When the Tigers are at home, the 62-year-old Robertson broadcasts from a booth overlooking the playing field at 8,500-seat Cheney Stadium. But when they are on the road, his "view" from the radio studio of station KLAY, which currently broadcasts Tacoma's games, or from KTAC, which had previously carried the Tigers, has never seemed impaired by mere distance. "Of course, there's no guarantee that what they're giving me is right," Robertson says of the telephone reports he gets from observers. And what of the sliders, curves and fast-balls that he calls as the game progresses? "It's pretty much folderol," he admits.
Robertson also can employ an elaborate variety of sound effects to add verisimilitude to his calls, but for this 1990 Colorado Springs game he has reduced the audio backgrounds to the basics. "No jet planes tonight," he says, having used them, maybe more than was needed, in a four-game series with the Phoenix Firebirds, whose Municipal Stadium is under the flight path for planes at Phoenix's airport.
Meanwhile, in Colorado Springs, the rain has stopped, and in Tacoma the younger Robertson has begun filling out his yellow sheets with data. Unfortunately, the beginning of the game catches engineer Robert Hoffman eating his dinner.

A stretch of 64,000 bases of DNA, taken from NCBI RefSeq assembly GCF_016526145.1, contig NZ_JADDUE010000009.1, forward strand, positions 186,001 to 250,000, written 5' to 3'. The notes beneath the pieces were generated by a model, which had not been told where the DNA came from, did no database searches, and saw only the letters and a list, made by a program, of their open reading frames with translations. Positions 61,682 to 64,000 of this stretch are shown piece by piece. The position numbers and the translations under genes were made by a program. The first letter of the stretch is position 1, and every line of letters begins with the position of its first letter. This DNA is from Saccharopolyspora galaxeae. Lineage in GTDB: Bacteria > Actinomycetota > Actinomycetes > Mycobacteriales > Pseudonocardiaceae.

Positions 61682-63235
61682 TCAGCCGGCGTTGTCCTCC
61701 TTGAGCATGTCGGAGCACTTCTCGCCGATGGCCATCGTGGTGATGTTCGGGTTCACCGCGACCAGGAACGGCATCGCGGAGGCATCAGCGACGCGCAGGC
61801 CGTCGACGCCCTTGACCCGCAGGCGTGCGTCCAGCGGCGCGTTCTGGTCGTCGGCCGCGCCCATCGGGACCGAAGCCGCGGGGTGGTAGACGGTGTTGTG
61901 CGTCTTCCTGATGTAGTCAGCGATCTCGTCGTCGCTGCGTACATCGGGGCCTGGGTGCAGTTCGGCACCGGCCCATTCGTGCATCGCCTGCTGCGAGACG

"We got a start," says Bob Robertson; then, acknowledging his engineer's appetite, he adds, "When Robert finishes eating, we're going to start the game call." After a warmup show, done from media guides, player file cards, newspapers and Robertson's own notebook, the first pitch is delivered at 8:11 p.m. in Tacoma.
The broadcast runs about 40 minutes after the action described has actually taken place. While John gathers information on the progress of the game over the phone, his father slowly unfolds the drama. The count goes to 3-1 or 3-2 on nearly every hitter.
Robertson sits on a stool, facing a window that overlooks a shopping mall. There's not a whole lot to see, but, no matter, he rarely looks outside; most of the time his head is down as he pores over the yellow sheets. He knows the 10 PCL ballparks by heart. When there's a foul ball—created by him—Robertson will frequently take his listeners on a verbal tour of the stadium. But there are occasions when he has to describe players he has never seen. Not tonight, however.
"I think he's actually seeing this game," says John of his father's ability to re-create the action. And in truth, many times it seems that the scenes Robertson creates in his broadcast are more vivid, more real, than those reported by someone actually at the ballpark.
But let's be perfectly frank: It's Robertson's game, and he is not a man to make a big deal out of losing track of the count. "It's my count," he explains after the broadcast, dismissing any need to consult a ball-and-strike indicator.